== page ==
Darryl Cox’s cotton display at this year’s Gateway Farm Toy Show in St. Louis, Mo., was based on his own experience from the late 1960s when he was a young boy and worked on the family farm.
Harvest began with the cotton sack, Daryl said. “I remember picking lint and seed and putting it in a sack, which was between 6 to 9 feet long. The wagon and scales would be close by. We weighed the sack, and that is what would determine what the farmer would pay that worker. We paid at the end of the day; that was a common practice to do.”
The average picker made about $3 per 100 pounds of field cotton. An average adult could pick 300 pounds a day and make $9. “I was 11 or 12 and I was supposed to pick 100 pounds a day. I was lucky to get 80 to 100 pounds because I goofed off,” Darryl admitted.
When he was a young man picking was still a racially segregated job, but everyone worked together and the same families worked the same fields year after year. “That’s the way it was,” Darryl said.
“School would turn out three weeks for picking,” he added, until as time progressed, it was reduced to two weeks, then one, and finally the schools stopped the practice altogether. “We literally grew up in the cotton fields. I was raised in a cotton patch.”
Once cotton was picked, big bales were hauled to the cotton gin. “Fifteen hundred pounds of cotton would be hauled; by the time it was ginned, you got 500 pounds of lint and that is what you got paid for,” Darryl said.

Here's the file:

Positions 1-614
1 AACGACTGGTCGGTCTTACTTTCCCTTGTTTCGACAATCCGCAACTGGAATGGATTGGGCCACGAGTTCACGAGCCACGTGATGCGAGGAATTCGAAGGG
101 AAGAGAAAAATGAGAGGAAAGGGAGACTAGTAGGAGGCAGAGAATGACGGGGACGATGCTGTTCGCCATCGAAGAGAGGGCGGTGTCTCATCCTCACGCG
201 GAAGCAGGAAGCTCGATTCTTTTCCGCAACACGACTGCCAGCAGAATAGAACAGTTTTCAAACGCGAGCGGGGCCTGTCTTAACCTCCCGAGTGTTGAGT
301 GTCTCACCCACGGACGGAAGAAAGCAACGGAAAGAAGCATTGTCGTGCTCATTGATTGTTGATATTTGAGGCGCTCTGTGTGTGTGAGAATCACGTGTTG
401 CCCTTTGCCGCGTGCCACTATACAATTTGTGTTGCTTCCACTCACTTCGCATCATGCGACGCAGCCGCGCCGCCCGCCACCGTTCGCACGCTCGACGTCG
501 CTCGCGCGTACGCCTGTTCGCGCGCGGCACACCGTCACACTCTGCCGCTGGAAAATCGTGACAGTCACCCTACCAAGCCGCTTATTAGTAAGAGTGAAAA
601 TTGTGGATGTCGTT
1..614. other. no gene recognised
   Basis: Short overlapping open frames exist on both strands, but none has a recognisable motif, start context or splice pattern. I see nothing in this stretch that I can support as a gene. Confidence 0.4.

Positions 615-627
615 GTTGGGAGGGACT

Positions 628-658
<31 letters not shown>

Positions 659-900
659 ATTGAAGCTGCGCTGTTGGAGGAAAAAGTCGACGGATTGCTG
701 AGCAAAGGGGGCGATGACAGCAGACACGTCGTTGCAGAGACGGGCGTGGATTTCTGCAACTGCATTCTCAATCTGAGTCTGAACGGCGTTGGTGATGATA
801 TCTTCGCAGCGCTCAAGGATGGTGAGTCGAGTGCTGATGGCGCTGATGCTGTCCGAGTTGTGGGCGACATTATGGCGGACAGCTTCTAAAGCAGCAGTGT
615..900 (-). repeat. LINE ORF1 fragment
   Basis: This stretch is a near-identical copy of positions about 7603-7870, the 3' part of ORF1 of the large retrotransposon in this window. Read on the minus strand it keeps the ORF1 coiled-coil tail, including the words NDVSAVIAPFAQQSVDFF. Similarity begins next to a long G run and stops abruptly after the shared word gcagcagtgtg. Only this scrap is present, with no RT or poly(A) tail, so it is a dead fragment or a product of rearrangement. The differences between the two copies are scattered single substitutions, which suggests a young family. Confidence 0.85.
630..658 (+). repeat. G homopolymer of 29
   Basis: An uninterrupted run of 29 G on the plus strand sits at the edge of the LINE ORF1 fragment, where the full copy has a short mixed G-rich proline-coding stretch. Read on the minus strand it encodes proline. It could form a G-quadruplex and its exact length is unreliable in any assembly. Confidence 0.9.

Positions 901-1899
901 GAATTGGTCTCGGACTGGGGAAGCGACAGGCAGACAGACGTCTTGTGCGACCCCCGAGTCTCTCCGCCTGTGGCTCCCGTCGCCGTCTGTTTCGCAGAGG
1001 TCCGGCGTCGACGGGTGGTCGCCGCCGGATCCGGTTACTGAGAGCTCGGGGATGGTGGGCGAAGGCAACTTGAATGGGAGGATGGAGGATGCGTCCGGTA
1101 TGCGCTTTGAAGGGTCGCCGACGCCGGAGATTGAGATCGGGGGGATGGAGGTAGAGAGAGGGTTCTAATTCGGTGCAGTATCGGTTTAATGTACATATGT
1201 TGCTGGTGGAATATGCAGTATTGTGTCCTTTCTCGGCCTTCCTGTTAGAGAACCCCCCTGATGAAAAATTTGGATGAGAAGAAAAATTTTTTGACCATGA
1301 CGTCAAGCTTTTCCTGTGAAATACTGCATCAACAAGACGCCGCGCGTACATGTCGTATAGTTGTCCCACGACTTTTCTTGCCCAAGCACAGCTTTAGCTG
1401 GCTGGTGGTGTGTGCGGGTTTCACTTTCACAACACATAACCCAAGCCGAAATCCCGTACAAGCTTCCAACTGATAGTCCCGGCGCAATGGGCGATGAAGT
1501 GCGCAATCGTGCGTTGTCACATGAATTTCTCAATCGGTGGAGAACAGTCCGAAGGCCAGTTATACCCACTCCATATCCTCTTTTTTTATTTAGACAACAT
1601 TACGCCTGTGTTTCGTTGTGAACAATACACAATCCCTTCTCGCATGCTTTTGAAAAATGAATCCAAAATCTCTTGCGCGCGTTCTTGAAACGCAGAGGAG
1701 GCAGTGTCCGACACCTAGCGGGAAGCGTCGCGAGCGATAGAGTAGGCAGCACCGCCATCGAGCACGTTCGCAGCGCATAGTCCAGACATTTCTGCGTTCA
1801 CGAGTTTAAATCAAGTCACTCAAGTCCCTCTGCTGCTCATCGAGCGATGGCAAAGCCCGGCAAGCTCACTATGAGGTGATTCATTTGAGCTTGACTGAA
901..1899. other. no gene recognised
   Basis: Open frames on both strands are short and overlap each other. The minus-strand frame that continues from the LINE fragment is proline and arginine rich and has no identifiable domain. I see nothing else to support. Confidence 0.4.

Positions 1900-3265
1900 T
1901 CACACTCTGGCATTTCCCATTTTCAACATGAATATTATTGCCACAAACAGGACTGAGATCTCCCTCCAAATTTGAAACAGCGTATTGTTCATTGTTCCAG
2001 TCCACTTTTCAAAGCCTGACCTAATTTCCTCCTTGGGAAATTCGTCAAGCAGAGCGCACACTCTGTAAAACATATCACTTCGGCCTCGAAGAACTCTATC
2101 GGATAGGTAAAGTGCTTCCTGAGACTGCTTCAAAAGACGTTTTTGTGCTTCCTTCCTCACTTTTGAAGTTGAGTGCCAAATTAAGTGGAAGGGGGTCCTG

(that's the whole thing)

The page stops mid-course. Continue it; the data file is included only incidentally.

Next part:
The ginning process removed the valuable cotton seeds and that was traded to cover the cost of the ginning operation. As times changed and cotton harvest became mechanized, Darryl felt parents lost a good work source for their children. “Cotton picking was a good way that parents got work for their kids and kept them busy,” he said.
Mechanization changed the cotton culture and did make life easier for farmers. Bigger cotton-picking machines have taken many stops out of the harvest. “My job growing up, after we bought our cotton harvester, was to get it ready in the morning,” he recalled. “It took two hours to get it ready, and you can harvest cotton pretty early.
“The picker would pump cotton into the wagons and I’d pull them with a tractor to empty. We would tamp down the cotton because you didn’t want to run out of wagons.”
In the days of hand-picking, another labor-intensive effort in the spring was chopping cotton. “They didn’t use chemicals like they did today. They planted four to six plants, then cleared out the weed and thinned out the plants. If you could carry a hoe, you could chop cotton.”
After the cotton was chopped they kept a wary eye out for boll weevils. “The big worry was, the farmer wanted to see a bloom by the fourth of July,” Darryl explained, adding that once the flower falls off, the boll begins.
-By Cindy Ladage